From the NAR: Existing-Home Sales Decline 2.7% in April
Existing-home sales waned in April, marking three straight months of declines, according to the National Association of Realtors®. All but one of the four major U.S. regions witnessed month-over-month drops in home sales, but each registered double-digit year-over-year gains for April.
Total existing-home sales, completed transactions that include single-family homes, townhomes, condominiums and co-ops, slipped 2.7% from March to a seasonally-adjusted annual rate of 5.85 million in April. Sales overall jumped year-over-year, up 33.9% from a year ago (4.37 million in April 2020).
Total housing inventory at the end of April amounted to 1.16 million units, up 10.5% from March’s inventory and down 20.5% from one year ago (1.46 million). Unsold inventory sits at a 2.4-month supply at the current sales pace, slightly up from March’s 2.1-month supply and down from the 4.0-month supply recorded in April 2020. These numbers continue to represent near-record lows. NAR first began tracking the single-family home supply in 1982.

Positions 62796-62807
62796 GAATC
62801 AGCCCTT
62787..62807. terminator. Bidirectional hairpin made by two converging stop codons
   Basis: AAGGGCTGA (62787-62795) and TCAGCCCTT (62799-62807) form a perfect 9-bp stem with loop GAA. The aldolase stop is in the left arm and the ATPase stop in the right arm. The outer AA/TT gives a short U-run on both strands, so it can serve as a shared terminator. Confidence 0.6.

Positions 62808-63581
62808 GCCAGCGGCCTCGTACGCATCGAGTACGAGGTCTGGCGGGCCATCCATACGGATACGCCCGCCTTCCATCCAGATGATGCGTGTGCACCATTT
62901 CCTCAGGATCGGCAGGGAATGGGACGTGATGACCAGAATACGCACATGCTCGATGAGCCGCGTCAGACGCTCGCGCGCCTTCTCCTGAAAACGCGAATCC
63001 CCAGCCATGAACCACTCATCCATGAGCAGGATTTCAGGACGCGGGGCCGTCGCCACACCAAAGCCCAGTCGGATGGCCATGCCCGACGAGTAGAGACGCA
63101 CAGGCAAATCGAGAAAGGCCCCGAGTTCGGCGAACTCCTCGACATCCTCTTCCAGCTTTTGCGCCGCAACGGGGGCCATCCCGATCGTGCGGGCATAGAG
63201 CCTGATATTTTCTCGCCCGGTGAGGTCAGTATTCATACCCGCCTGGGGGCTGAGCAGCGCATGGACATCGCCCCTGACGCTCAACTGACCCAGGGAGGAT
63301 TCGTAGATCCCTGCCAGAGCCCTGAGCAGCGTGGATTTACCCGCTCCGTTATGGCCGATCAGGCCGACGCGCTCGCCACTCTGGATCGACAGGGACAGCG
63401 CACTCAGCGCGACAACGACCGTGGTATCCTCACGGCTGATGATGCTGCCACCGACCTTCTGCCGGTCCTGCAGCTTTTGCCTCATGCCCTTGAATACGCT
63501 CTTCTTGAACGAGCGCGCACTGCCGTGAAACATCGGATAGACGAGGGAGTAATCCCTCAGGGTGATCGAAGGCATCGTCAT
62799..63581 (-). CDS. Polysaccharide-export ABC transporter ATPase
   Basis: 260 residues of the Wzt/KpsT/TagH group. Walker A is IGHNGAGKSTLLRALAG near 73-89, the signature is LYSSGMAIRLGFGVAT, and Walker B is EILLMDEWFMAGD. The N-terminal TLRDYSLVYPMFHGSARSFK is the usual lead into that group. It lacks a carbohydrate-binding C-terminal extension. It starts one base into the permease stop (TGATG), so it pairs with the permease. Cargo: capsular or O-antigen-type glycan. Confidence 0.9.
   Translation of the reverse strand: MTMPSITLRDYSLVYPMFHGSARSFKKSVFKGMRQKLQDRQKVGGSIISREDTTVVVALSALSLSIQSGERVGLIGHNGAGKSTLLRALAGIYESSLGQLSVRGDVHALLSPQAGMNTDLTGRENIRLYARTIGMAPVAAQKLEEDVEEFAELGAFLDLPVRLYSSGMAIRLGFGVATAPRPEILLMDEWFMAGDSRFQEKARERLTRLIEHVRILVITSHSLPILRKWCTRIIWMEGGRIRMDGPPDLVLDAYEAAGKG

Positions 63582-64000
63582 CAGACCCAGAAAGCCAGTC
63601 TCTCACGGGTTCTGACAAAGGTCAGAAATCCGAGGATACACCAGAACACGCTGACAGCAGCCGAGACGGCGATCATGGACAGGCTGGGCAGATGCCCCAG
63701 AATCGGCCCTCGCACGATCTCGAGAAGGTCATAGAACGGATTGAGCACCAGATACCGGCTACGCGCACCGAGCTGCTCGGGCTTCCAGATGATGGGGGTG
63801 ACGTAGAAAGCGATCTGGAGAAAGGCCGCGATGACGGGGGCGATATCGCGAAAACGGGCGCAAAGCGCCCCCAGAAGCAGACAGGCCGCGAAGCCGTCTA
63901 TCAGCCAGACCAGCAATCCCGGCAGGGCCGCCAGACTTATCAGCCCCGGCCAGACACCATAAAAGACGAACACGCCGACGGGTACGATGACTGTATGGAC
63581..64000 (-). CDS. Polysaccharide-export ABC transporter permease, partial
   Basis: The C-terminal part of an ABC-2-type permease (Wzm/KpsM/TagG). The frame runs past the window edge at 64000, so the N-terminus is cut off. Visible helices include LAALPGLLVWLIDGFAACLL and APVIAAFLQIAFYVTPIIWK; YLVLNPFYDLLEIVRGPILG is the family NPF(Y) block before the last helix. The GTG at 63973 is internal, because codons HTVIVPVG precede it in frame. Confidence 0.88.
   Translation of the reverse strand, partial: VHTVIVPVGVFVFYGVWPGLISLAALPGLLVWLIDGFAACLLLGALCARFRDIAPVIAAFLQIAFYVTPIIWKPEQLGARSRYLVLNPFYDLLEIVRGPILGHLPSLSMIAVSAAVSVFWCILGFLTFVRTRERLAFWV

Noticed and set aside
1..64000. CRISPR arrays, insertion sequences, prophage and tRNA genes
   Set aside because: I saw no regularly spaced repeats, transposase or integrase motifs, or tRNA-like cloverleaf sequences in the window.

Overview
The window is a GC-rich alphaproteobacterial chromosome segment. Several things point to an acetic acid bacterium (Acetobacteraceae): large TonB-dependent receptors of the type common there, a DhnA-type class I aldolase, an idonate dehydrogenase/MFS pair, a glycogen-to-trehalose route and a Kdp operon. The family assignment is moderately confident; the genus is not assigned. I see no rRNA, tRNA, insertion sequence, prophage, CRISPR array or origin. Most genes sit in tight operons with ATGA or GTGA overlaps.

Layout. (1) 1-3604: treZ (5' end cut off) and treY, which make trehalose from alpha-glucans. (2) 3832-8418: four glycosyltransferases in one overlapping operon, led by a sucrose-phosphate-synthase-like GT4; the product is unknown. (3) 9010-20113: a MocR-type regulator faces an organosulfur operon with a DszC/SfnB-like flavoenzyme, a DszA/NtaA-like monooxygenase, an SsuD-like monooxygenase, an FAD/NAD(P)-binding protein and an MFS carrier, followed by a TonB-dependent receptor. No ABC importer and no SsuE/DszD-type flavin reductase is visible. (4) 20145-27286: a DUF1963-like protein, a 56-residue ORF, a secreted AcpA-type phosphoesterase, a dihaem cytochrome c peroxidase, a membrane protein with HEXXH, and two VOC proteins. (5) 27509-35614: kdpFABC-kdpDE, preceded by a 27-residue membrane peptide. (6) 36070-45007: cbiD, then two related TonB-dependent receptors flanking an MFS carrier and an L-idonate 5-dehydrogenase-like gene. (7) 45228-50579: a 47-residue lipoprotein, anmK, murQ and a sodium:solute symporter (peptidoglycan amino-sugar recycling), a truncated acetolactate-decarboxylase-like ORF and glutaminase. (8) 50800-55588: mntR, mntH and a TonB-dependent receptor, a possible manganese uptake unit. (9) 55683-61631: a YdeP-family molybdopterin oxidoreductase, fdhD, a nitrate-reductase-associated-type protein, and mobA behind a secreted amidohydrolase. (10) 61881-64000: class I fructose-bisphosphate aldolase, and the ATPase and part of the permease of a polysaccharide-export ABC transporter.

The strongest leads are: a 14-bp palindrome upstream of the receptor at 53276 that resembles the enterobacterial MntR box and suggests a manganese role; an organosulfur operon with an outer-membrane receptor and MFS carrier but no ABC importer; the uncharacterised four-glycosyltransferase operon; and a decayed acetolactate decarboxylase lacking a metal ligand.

This graph shows existing home sales, on a Seasonally Adjusted Annual Rate (SAAR) basis since 1993.
Sales in April (5.85 million SAAR) were down 2.7% from last month, and were 33.9% above the April 2020 sales rate.
The second graph shows nationwide inventory for existing homes.
According to the NAR, inventory increased to 1.16 million in April from 1.05 million in March. Headline inventory is not seasonally adjusted, and inventory usually decreases to the seasonal lows in December and January, and peaks in mid-to-late summer.
The last graph shows the year-over-year (YoY) change in reported existing home inventory and months-of-supply. Since inventory is not seasonally adjusted, it really helps to look at the YoY change. Note: Months-of-supply is based on the seasonally adjusted sales and not seasonally adjusted inventory.
Months of supply increased to 2.4 months in April from 2.1 months in March.
This was below the consensus forecast. I’ll have more later.